the Air Vent

Because the world needs another opinion

Climategate Continued

Posted by Jeff Id on December 16, 2011

Fox news has an article on one aspect of climategate featuring some famous bloggers.

UPDATE:  The search warrant issued for confiscation of Tallbloke’s computer’s is available at CA.


139 Responses to “Climategate Continued”

  1. M. Simon said

    I remember when one of those famous bloggers had a bright idea at the other blogger’s blog.

  2. More fulmination about the “hiding” of the stations data. The irony is that it was released five months ago, and AFAICT no sceptics have bothered to look at it. Easier to go on bashing DoE etc.

  3. Bruce said

    Nick, where is the raw data? I’ve download the CRU release and it doesn’t look like raw data to me.

  4. Great quotes from them who must not be named. Replication replication replication. And if someone gets upset when you try to replicate their work…who is it that is not understanding the process?
    Nick–please point me to the raw station data(not gridded) and the adjusted data (not gridded) and the code for doing adjustments. I can’t seem to find it. I believe you are suffering from future present tense: since CRU promised they would someday release it, you think the data has already been released.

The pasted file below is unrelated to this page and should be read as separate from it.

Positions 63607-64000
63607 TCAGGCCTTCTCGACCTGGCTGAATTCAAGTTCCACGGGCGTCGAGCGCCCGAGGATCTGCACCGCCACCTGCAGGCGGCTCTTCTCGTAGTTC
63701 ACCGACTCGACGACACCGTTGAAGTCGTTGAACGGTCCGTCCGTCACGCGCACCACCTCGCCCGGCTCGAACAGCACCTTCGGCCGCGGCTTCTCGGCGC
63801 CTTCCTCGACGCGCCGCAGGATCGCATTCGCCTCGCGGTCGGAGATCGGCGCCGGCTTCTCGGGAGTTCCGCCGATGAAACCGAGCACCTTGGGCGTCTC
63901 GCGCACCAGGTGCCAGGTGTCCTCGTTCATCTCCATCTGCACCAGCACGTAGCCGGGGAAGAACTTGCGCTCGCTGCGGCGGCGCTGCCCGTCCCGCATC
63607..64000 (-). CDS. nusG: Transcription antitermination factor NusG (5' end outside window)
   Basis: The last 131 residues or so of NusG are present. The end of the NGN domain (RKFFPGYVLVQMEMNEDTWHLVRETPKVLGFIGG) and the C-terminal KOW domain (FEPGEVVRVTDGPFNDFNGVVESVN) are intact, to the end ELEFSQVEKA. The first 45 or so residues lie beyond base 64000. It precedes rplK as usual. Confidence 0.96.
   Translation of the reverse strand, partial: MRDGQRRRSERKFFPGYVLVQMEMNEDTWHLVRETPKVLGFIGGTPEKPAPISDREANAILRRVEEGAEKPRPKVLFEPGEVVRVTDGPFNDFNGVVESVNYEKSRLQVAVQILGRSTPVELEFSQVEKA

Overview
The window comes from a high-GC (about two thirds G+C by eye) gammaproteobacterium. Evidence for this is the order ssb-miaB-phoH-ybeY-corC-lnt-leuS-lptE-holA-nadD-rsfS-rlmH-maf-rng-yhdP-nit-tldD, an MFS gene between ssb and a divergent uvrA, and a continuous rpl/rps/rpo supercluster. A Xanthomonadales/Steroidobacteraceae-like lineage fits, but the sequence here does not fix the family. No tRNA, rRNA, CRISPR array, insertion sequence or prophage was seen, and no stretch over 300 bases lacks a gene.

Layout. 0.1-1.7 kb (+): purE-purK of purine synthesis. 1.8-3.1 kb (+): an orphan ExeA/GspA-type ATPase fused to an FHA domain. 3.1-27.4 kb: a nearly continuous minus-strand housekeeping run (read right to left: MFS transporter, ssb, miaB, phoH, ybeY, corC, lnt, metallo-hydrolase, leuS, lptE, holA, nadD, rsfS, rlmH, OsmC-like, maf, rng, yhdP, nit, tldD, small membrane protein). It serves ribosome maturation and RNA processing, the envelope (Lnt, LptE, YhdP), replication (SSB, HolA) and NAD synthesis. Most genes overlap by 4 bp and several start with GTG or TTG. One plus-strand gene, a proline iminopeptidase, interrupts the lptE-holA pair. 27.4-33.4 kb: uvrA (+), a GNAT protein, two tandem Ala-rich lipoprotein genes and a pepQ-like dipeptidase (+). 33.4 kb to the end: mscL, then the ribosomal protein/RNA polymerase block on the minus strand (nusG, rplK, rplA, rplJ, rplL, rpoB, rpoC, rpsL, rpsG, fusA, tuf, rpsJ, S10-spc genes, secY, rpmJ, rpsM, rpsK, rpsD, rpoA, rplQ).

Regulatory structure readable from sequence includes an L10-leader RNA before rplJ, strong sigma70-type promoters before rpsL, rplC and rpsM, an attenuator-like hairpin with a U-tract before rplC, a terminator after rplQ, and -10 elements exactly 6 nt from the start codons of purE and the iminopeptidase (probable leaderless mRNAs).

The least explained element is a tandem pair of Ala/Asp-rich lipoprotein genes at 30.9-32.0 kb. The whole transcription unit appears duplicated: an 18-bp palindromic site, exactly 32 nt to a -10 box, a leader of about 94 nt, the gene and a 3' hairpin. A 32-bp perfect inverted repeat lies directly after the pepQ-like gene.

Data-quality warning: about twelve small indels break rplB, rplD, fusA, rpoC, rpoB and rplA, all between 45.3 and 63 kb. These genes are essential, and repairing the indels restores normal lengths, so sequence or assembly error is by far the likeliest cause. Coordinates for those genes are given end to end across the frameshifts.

5. Craig,
    I wrote about it here. The station data is here.

  6. phi said

    What is funny is that in general CRU does not even have the raw data and does not seem to care (it is understandable that some do ostriches, when comparison is available, we see that half of the secular warming comes from adjustments).

  7. Sorry Nick, not good enough. This is NOT raw but adjusted data and it is only MONTHLY not daily which means any missing values have been filled in some how.

  8. Craig,
    They never had, and never claimed to have, daily data. What they have posted is the data as supplied by the sources, who are listed in detail.

    This is how it goes. Firstly, a hullabaloo over thestation data. We must have it! It belongs to us!. Then on release, no interest, except, why don’t you have this? or this?

    It’s just harassment.

  9. Niels A Nielsen said

    Don’t be unreasonable, Craig. Poor Phil Jones has explained that he didn’t keep the raw data. Remember, the adjusted data is a “value added” product.

    Jon stewart is a punk: “V-a-l-u-e a-d-d-e-d d-a-t-a??? what’s that? Numbers fortified with art? truth plus? – now with lemon? doesn’t look good.”

  10. windansea said

    7.Craig Loehle said
    December 16, 2011 at 5:24 pm